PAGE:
Cyclists in São Paulo and London should think about an alternative route to work during morning peak-time hours to avoid breathing in harmful black carbon from vehicles, suggests a new air pollution collaborative study from the University of Surrey´s Global Centre for Clean Air Research, jointly with University of Sao Paulo (Brazil) and University of Twente (Netherlands).
In a study published by the Journal of Transport Geography scientists that developed this collaborative study, looked at the black carbon levels cyclists are likely to be exposed to on heavily trafficked main routes in three major cities – London (travelling to Liverpool Street), Rotterdam (travelling to Rotterdam Station) and São Paulo (travelling to Paulista Avenue). The scientists then compared this information with black carbon exposure using alternative routes between the same origin and destination in each city that featured parks, waterways and other green infrastructure.
Black carbon pollutants, which usually originate from vehicles, can result in an increased risk of coronary heart disease (CHD) hospitalisation or death. The results of Surrey’s study suggest that cyclists in São Paulo are more likely to suffer CHD hospitalisations and death than those in Rotterdam or London.
Overall, the results showed that the main routes in London and São Paulo exposed cyclists to higher concentrations of black carbon compared with alternative routes. In Rotterdam, concentration levels on main and alternative routes were similar.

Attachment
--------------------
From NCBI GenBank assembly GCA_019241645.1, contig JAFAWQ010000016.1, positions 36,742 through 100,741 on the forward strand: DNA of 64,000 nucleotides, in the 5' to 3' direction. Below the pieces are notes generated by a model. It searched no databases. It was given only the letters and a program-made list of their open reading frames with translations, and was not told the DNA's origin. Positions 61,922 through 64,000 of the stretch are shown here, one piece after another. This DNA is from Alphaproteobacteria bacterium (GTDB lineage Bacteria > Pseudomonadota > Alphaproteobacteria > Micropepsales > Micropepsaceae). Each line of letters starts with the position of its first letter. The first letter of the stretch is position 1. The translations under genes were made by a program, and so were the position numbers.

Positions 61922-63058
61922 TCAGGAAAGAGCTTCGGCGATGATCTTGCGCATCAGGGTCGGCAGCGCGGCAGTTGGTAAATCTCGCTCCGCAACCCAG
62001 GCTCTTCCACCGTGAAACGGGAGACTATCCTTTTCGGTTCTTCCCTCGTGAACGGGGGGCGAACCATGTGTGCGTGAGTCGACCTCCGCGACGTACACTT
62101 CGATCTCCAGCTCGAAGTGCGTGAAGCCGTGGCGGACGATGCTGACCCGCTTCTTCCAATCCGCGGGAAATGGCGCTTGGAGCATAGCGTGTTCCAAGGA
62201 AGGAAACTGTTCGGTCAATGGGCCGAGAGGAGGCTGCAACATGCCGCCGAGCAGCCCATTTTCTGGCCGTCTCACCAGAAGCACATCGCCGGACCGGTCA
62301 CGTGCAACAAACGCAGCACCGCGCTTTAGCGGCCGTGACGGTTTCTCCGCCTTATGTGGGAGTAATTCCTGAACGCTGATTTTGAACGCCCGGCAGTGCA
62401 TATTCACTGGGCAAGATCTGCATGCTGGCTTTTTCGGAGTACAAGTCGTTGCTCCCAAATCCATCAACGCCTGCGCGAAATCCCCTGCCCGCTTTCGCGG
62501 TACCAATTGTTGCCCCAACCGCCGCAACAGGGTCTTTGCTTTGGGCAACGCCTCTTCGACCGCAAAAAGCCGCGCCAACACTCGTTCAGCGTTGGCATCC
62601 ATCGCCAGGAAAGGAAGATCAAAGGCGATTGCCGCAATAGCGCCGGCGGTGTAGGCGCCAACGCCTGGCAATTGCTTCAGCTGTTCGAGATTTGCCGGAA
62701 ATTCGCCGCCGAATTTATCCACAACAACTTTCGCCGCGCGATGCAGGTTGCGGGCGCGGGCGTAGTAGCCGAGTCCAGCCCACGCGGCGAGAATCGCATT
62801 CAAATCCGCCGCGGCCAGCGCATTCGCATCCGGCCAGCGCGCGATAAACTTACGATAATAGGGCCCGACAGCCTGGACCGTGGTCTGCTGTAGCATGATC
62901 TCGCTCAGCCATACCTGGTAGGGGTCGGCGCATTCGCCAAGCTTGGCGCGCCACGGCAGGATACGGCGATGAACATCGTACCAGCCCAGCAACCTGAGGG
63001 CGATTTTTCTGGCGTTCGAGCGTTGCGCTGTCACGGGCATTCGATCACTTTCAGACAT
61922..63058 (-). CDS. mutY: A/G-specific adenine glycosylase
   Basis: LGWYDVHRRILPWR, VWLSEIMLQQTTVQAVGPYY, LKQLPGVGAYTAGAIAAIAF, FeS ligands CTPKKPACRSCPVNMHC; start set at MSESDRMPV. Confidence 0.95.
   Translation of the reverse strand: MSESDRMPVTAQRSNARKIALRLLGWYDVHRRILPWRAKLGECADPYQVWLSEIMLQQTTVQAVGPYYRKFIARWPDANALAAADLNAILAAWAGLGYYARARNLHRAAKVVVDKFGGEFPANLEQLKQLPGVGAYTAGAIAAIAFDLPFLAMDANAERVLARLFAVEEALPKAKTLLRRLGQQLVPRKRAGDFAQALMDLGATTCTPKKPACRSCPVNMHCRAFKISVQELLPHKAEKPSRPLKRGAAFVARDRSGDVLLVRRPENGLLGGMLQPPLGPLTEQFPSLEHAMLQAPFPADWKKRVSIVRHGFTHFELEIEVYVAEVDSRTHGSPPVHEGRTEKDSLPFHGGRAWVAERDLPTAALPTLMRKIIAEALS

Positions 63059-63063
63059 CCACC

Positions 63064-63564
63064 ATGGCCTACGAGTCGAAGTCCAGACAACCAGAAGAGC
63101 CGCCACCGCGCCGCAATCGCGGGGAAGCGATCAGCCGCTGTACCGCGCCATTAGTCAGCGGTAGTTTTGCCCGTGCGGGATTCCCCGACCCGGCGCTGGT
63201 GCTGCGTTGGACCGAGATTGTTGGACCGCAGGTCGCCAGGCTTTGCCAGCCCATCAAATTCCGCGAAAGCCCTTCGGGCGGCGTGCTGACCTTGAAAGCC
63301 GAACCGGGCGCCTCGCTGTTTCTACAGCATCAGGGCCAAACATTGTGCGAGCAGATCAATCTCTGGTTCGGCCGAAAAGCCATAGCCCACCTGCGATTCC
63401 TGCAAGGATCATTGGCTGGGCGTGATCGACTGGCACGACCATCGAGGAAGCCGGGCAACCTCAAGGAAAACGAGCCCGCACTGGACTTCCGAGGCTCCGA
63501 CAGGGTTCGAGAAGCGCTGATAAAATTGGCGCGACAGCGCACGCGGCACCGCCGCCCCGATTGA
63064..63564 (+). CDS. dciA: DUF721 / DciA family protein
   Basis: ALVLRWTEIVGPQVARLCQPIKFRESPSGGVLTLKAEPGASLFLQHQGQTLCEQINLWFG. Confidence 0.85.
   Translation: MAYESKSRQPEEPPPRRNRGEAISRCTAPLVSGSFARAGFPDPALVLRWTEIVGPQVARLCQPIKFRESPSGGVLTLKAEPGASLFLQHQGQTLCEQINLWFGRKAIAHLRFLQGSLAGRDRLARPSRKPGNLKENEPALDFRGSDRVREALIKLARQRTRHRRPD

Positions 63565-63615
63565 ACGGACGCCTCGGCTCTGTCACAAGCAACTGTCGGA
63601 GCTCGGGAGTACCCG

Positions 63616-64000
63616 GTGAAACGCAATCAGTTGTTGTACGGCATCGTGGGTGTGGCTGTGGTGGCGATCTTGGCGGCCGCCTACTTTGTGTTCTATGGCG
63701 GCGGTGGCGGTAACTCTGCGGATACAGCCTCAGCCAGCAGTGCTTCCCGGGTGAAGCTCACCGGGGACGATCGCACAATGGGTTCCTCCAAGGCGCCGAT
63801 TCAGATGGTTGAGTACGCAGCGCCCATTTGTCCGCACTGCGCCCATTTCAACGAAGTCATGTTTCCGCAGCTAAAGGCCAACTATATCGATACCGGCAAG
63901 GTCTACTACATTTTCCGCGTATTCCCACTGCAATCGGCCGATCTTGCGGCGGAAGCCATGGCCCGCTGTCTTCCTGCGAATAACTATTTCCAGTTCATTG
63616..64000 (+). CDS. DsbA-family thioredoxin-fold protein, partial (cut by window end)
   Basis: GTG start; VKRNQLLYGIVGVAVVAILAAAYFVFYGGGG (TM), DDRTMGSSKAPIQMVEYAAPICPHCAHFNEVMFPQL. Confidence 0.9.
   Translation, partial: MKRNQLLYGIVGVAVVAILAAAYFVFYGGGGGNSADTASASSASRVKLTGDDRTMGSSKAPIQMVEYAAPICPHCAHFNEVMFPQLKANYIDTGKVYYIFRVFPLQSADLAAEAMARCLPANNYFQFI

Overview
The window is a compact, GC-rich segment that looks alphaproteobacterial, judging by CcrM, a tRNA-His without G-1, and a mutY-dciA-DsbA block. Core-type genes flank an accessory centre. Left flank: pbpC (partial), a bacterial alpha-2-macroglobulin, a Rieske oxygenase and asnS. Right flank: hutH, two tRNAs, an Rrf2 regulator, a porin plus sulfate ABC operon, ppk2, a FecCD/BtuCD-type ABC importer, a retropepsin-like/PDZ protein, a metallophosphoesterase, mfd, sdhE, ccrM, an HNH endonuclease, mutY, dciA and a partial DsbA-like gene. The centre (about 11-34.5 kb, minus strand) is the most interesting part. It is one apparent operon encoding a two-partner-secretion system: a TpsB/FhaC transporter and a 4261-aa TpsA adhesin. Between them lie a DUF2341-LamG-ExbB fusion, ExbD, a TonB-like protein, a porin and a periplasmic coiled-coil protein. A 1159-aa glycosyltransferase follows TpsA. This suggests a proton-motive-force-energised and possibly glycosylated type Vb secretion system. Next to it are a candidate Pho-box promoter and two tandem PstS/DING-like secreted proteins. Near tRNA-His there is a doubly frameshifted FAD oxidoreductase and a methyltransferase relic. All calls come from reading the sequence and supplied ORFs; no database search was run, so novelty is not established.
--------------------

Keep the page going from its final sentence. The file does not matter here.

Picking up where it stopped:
The results also found that cyclists were exposed to twice as much black carbon levels on main routes in São Paulo compared to London and Rotterdam. Interestingly, Londoners cycling home on the main route during the evening commute were exposed to more pollutants than those who took the same route in the morning, and twice as much black carbon than those who took the alternative route. Unsurprisingly, Rotterdam showed the smallest black carbon pollutant levels of all three cities.
This work was supported by the FAPESP-SPRINT project PEDALS (Particles and Black Carbon Exposure to London and Sao Paulo Bike-Lane Users) and ESRC-NWO-FAPESP project ASTRID (Accessibility, Social justice and Transport emission Impacts of transit-oriented Development).
Details of the study can be found in:
Brand, V.S., Kumar, P., Damascena, A.S., Pritchard, J.P., Geurs, K.T., Andrade, M.F., 20019. Impact of route choice and period of the day on cyclists' exposure to black carbon in London, Rotterdam and São Paulo. Journal of Transport and Geography. https://doi.org/10.1016/j.jtrangeo.2019.03.007